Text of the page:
FOOTPRINTING: Discolored areas, or impressions, left in the lawn from foot traffic when the turf is in the first stage of wilt.
FRENCH DRAIN: A drainage device in which a hole or drench is backfilled with sand or gravel.
FUNGICIDE: A product used to control diseases caused by fungi.
GEOTROPISM: The effect of gravity on plants.
GOOD NATURED PRODUCTS: Line of natural-organic products.
GREEN MANURE: A cover crop used to smother weeds, to protect the soil, and to hold nutrients that might otherwise be leached. Traditionally a green manure is planted after the harvest of a cash crop, but an alternative is a “living mulch,” where a cover crop is sown before harvesting the cash crop.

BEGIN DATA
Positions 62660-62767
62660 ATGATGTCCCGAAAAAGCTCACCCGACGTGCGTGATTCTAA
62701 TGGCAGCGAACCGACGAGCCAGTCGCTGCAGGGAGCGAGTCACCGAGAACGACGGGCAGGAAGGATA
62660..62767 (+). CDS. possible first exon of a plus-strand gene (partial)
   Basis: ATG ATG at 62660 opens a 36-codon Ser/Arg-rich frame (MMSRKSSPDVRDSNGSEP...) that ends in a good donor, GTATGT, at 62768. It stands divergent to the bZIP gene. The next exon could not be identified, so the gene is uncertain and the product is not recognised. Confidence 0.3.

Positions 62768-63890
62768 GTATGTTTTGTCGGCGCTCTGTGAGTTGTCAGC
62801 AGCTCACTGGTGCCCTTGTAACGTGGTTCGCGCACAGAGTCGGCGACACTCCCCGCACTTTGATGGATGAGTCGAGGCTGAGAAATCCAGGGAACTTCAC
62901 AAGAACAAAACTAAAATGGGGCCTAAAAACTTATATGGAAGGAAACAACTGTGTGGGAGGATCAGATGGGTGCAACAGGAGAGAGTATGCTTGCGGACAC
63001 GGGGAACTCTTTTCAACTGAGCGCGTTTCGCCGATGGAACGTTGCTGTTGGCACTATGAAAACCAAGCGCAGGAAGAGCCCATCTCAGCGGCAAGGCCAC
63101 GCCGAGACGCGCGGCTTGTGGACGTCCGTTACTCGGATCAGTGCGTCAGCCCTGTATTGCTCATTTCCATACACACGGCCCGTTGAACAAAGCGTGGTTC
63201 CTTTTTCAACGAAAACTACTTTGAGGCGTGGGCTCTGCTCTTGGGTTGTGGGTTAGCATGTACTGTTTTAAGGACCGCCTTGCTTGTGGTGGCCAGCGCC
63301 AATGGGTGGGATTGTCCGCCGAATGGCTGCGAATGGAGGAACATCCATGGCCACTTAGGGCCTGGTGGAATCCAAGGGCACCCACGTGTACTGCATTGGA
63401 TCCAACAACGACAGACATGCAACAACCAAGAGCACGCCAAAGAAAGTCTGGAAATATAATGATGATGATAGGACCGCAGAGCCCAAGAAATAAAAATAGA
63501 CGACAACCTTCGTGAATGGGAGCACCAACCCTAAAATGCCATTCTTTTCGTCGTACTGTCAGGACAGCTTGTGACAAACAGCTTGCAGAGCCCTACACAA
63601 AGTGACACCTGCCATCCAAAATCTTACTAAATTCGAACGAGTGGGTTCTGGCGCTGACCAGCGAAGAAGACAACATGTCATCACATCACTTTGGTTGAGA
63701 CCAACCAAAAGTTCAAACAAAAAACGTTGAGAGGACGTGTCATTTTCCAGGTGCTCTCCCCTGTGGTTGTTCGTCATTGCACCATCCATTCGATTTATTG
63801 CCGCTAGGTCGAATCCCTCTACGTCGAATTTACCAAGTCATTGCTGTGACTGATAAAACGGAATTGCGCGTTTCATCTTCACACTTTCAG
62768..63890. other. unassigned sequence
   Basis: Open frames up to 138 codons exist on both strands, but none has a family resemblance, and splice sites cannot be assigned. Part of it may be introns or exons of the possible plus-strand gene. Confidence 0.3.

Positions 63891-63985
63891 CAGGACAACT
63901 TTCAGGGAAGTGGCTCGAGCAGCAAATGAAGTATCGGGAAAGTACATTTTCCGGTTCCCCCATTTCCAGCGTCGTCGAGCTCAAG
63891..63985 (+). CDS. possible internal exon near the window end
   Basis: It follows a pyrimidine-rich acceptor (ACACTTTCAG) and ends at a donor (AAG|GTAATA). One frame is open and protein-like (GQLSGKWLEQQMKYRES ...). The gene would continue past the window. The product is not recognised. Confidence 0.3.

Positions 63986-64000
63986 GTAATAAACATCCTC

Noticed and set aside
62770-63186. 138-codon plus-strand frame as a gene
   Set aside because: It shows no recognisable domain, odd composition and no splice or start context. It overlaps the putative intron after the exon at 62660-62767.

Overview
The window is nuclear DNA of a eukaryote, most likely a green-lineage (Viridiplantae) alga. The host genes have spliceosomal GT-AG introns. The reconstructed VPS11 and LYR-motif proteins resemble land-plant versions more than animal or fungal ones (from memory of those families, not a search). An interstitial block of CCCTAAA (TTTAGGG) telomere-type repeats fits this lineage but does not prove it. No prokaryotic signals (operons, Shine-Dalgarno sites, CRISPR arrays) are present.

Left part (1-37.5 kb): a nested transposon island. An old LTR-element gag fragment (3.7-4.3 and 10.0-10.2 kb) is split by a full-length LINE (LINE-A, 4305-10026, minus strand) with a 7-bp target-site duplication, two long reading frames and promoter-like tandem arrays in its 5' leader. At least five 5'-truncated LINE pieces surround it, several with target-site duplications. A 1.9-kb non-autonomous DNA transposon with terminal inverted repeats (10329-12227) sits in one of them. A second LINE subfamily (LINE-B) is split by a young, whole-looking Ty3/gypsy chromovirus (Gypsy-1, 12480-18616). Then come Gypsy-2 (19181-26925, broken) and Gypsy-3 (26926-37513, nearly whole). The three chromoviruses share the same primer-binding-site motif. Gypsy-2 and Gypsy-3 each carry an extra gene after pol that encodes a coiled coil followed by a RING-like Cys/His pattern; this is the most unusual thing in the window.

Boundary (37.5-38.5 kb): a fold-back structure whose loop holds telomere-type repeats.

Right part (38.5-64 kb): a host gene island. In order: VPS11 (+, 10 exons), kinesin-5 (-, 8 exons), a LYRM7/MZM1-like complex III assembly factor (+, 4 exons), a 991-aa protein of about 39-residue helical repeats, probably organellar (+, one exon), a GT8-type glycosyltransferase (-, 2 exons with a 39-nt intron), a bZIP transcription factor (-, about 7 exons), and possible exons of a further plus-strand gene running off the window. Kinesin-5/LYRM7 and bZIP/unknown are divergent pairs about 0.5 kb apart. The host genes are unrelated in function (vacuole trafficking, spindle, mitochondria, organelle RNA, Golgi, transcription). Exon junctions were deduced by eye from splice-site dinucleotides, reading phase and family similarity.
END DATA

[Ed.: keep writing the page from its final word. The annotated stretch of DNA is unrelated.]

GREENSENSE PRODUCTS: Texas made line of organic products.
GUANO: Decomposed dried excrement of birds and bats and is used for fertilizer purposes. The most commonly known guano comes from islands off the coast of Peru and is derived from the excrement of sea fowl. It is high in nitro- gen and phosphate, and at one time was a major fertilizer in this country.
HAY: Grass, clover or the like that is cut while still green and used as a fodder or mulch.
HERBICIDE: A product used for weed control.
HUMUS: The Latin word for soil or earth. It is the broken-down form of organic matter.
HYDROMULCHING: A method of seeding using a mixture of seed, fertilizer and mulch,  sprayed in a solution on the soil surface.
HYDROSEEDING: Same as hydromulching but without the mulch.